Artist Interview: Elvee Regine


image copyright © Elvee Regine

Elvee Regine recently joined the Zoo and took the time to answer some questions for us. Read on to find out more about her.

How and when did you get your start as an artist?
Because of my background in architecture and architectural rendering, my first job was to do indoor store perspectives for future “point of purchase” posters for a brand new Chicago advertising agency, but I was quickly promoted to layout artist and designer, and eventually became a freelance illustrator.


image copyright © Elvee Regine

What are you working on now?
As usual, there are various projects on my iMac now – a set of several Valentine’s Day illustrations for a marketing company, promotional card and a website for a commercial real estate agent, and at least a dozen profile portraits or silhouettes of women and teen girls for private collectors.

What has been your favorite illustration job so far?
Can’t name just one…Art and design for fashion and beauty is always a blast. I loved painting women celebrities for Playboy Magazine for 4 years in the mid-nineties. More recently I enjoyed creating a long running series of fashion and lifestyle illustrations in varied styles. Three of them, that I sold to a stock agency, ended up as huge posters in gym scenes on a very popular CBS sitcom. And of course I adore every minute working on my latest, more personal project: profile portraits and silhouettes of beautiful models.


image copyright © Elvee Regine

What is your favorite medium to work with?
In the prehistoric times before easy Photoshop, I was working with traditional airbrush and cut paper, both required a skillful and patient usage of an x-acto knife, I love precision! Now it’s all electronic…about 90% vector and some raster format. It’s sad to see so many art supply stores closing, but from the initial circle and square that I drew on my first computer, there was no turning back or regrets. I could not live without “command+Z”!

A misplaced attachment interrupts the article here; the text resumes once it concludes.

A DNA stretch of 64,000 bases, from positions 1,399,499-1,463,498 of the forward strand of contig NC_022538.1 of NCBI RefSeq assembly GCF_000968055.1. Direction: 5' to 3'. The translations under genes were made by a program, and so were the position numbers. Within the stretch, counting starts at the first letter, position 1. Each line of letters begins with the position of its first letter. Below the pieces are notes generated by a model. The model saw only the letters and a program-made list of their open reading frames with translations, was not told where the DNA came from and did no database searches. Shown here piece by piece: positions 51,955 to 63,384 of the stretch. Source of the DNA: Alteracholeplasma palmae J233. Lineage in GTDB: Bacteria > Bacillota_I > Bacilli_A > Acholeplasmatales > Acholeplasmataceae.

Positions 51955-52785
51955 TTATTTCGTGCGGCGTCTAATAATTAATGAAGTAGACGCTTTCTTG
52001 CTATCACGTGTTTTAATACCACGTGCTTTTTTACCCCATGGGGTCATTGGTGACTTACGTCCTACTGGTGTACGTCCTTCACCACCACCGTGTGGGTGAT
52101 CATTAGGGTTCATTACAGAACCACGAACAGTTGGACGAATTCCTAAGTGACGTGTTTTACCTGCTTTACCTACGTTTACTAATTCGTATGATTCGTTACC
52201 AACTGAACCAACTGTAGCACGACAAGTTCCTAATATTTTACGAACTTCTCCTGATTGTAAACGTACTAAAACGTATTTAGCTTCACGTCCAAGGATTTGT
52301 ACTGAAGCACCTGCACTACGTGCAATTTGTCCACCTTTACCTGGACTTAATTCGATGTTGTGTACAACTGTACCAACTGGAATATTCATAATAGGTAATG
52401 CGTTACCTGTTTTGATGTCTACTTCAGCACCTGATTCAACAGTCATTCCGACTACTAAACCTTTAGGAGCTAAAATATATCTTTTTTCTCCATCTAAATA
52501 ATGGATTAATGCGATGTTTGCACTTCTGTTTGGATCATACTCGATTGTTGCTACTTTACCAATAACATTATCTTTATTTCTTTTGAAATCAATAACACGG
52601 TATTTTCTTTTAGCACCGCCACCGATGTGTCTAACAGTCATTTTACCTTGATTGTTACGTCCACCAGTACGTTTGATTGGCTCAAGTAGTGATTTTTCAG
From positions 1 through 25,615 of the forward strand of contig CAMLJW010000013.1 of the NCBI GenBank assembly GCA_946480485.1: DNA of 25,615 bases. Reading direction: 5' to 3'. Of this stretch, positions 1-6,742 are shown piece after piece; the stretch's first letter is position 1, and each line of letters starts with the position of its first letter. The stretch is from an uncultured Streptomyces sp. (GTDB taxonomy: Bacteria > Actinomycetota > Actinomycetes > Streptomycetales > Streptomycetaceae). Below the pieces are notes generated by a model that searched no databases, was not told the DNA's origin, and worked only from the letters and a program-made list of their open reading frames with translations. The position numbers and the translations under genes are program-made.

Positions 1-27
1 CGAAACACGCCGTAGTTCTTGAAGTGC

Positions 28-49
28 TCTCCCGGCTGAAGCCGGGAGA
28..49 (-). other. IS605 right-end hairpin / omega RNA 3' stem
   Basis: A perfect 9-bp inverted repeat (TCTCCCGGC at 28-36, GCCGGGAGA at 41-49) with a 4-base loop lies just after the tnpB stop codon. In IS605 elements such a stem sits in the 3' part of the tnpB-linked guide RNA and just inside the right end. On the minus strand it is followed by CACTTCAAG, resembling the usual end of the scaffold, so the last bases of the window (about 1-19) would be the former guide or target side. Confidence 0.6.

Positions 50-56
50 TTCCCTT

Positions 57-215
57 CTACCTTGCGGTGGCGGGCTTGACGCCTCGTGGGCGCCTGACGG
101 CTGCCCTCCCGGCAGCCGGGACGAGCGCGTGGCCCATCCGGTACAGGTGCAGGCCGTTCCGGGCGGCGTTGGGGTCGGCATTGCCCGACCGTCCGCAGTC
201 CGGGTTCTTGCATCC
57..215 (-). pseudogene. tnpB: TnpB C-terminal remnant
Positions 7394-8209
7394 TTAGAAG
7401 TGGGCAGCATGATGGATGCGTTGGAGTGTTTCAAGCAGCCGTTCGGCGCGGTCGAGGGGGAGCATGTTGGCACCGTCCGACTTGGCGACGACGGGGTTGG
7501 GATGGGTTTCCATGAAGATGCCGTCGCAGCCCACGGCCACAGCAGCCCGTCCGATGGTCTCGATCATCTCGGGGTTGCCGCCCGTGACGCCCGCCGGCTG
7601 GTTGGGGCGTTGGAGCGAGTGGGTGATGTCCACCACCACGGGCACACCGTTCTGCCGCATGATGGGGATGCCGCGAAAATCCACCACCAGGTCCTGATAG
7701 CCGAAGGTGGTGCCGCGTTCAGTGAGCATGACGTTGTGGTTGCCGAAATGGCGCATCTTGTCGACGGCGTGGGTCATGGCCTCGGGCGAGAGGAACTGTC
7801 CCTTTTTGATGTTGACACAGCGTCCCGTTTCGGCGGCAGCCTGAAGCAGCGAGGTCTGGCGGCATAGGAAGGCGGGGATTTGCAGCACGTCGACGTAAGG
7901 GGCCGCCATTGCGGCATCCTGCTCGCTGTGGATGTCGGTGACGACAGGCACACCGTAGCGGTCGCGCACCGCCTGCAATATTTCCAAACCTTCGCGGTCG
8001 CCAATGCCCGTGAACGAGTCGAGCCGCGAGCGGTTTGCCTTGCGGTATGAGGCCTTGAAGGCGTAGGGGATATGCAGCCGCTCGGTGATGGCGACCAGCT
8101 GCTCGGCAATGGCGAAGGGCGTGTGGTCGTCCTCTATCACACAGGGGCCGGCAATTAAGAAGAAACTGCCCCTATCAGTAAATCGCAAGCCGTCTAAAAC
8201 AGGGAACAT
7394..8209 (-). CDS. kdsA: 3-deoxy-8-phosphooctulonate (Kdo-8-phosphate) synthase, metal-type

Woman on tropical beach

image copyright © Elvee Regine

Tell us about your creative process.
First of all, I try to learn as much as possible about the subject, from visual references like photos, other artist work and articles. I then do freehand “pencil” sketches on my Intuos tablet until I’m satisfied with the overall design. After that, I translate the particular concept into whatever style that best suits the job. Most of the time I have total creative freedom, I only get a short written description of the assignment, then sometimes I supply a couple of thumbnails, or even completely finished illustration, without any steps in between. Naturally, there are some projects that require many rounds of comps, both direct to the client’s wishes and my own interpretation of the subject.

ER-winter bride

image copyright © Elvee Regine

Do you ever get creative block and if you do, what do you to get inspired?
Oh, yes, on a regular basis, from little annoying ones lasting for just a few hours to nerve-racking “brain fogs” lasting a couple of days. The best remedy for me is a strong coffee, even if it’s a middle of the night, baby aspirin and a bar of good chocolate! When I get a creative block, I take a few hours off from actually trying to force myself to start drawing and instead I go internet surfing-FREESTYLE!I look for inspiration in the most unexpected, exotic places like “Uzbekistan fashion shows” or “Dubai art glass”. I always find incredibly amazing, compelling images, that are sure to reactivate my flat brain waves.

You mention that you’re influenced by Art Deco artist Erte, Art Nouveau artist A. Mucha and 80s star Patric Nagel. What is it about their styles that you admire?
Very decorative, stylized shapes, rich textures, intricate patterns, sophisticated color palettes…I love how design and figurative elements are masterfully weaved together in simplified forms. They all are irresistible, attention grabbing, iconic images full of very powerful “aesthetic emotions”.

View Elvee’s work on ImageZoo

You can follow any responses to this entry through the RSS 2.0 feed. You can leave a response, or trackback from your own site.

Leave a Comment

XHTML: You can use these tags: <a href="" title=""> <abbr title=""> <acronym title=""> <b> <blockquote cite=""> <cite> <code> <del datetime=""> <em> <i> <q cite=""> <strike> <strong>